House District 49
2018 Committee Clerk, State House of Representatives
2016-2018 Guardian Ad Litem for kids in Foster Care
2017 Legislative Aide, Hawaii State Senate
2009-2016 Tutor, Various schools
2007-2017 Server/Bartender, Various re
Multiple positions with the Democratic Party of Hawaiʻi: Region 9 Chair (House Districts 48, 49, 50, 51); State Central Committee Rep for Senate District 24; District Chair; Oahu County Rules Committee; At-large Rep, Veterans Caucus; Secretary, E
I was born and raised in Windward Oahu, and I have always been very active in our community. For the past 10 years while I worked and put myself through college at UH, I also did a lot of volunteer work like tutoring underprivileged elementary school kids, working with children in foster care, and testifying on all kinds of bills. I have experience working in our State Legislature in both the House and Senate, so I already have a comprehensive understanding of the legislative process through both chambers. My legislative experience combined with years of dedicated service to my community make me uniquely qualified to represent the voice of District 49 in our State House of Representatives.
So many of the issues we face are so closely interconnected. I think the most painful problem for both our Windward community and the entire state is the increasing rise in homelessness, which is a tragic combined result of a critical lack of affordable housing, poor wages and worker benefits, insufficient services for our veterans and people struggling with behavioral health issues, drugs, an inadequate school system, and so much more.
The good news is, with so many different causes, there are multiple things we can do in the short and long term to help.
In the short term, we desperately need more service providers to help our houseless veterans, youth, and families get back on their feet. With so many diverse causes of homelessness, the only way to get our houseless ohana off the street is to take an individualized approach and help each person connect with the services they need for their situation.
In the long term, we need to address the root causes of homelessness. These are often long, difficult processes to implement but we can start by improving access to mental health care, providing transitional services to high risk groups like veterans coming home from combat and young adults aging out of foster care, and reducing the barriers to higher education and trade schools.
2. Kupuna & Family Care
I once quit my job to care for my 99-year old grandmother. This is a decision that many in our community face, often leaving families burdened with added stress of financial hardship in addition to their loved one’s medical problems. I was very disappointed when this year’s bill to implement a Paid Family Leave program was reduced to another study, and I look forward to being among the legislators that decide which model of Paid Family Leave to implement so no one in Hawaii has to choose between their job and their family again.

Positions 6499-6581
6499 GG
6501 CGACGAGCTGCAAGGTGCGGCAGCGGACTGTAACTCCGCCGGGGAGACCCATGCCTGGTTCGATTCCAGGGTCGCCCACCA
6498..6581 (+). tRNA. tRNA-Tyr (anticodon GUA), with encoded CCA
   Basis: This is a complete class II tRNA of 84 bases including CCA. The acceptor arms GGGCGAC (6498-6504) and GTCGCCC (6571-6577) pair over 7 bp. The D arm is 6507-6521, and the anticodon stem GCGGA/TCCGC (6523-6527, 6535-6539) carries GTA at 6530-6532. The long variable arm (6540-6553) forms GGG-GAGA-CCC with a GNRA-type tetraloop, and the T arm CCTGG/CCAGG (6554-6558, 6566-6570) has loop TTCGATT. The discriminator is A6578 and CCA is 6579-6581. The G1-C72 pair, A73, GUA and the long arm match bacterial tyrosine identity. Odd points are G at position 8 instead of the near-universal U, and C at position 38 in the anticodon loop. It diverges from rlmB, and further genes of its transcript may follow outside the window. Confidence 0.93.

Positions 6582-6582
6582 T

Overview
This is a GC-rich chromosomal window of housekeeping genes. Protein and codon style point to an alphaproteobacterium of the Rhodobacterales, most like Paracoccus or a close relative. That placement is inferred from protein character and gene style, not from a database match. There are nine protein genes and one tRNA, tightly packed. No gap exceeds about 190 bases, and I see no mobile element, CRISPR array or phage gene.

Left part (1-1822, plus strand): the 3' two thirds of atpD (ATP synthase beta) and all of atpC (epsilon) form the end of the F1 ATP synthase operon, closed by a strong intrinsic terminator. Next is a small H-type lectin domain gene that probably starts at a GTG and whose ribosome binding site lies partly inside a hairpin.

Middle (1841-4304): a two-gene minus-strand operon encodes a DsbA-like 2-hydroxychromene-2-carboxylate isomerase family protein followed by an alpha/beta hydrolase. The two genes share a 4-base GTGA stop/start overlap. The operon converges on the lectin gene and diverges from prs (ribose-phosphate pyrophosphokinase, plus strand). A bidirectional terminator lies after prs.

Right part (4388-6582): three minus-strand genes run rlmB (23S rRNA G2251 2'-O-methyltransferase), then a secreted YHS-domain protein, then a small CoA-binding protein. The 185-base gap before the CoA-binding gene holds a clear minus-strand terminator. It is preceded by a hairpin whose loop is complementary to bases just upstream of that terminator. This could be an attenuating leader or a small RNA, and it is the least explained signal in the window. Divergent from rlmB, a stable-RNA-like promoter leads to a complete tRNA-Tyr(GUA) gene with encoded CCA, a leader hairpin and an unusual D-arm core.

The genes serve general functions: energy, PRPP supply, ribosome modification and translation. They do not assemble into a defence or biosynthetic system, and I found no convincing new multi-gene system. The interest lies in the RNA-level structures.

3. Responsible Resource Stewardship
Preserving our natural resources for future generations is imperative to our unique island lifestyle. For years I’ve been working to protect our native species, restore and develop streamflow standards, and return to an ahupuaa-based land management system that works in harmony with the symbiotic relationships from the mountains to the sea. Farm-to-school programs, ocean-friendly gardens, and visitor education campaigns are just a few examples of positive programs that I want to expand.
Considering that we live on one of the most isolated land masses in the world, I would like to see a statewide shift toward more sustainable agriculture and local food & energy production, so we’re better suited to provide for ourselves if an extreme weather event renders our ports unusable.
Education. Improving our public education system will have positive impacts on many of our deep-rooted, systemic problems like homelessness, incarceration, and much more.
We are facing extreme teacher shortages, crumbling facilities, and one of the shortest school years in the nation. The problem is not that we don’t have enough money - we actually ended last fiscal year with a budget surplus of hundreds of millions of dollars. The problem is that our lawmakers are not making education spending a top priority.
One of the most common concerns people tell me about as I go door to door is the poor walkability of their neighborhood. We have some of the least pedestrian-friendly streets, yet I always see pedestrians walking (or driving wheelchairs) down the middle of the road because the sidewalk is nonexistent or in disrepair. It is dangerous, and it is not ADA compliant.
This is an issue I have already been working on with City & County officials who are in the planning phases for projects to improve walkability in Kaneohe, and to update our Windward Bus routes. Planning these projects properly with adequate foresight and vision will not only make our neighborhoods safer and help alleviate traffic (which is becoming a growing problem for us here on the Windward side), it will also encourage more healthy, active lifestyles and bring our community together.
For more details, follow me @ facebook.com/NataliaForHawaii or visit nataliaforhawaii.com/about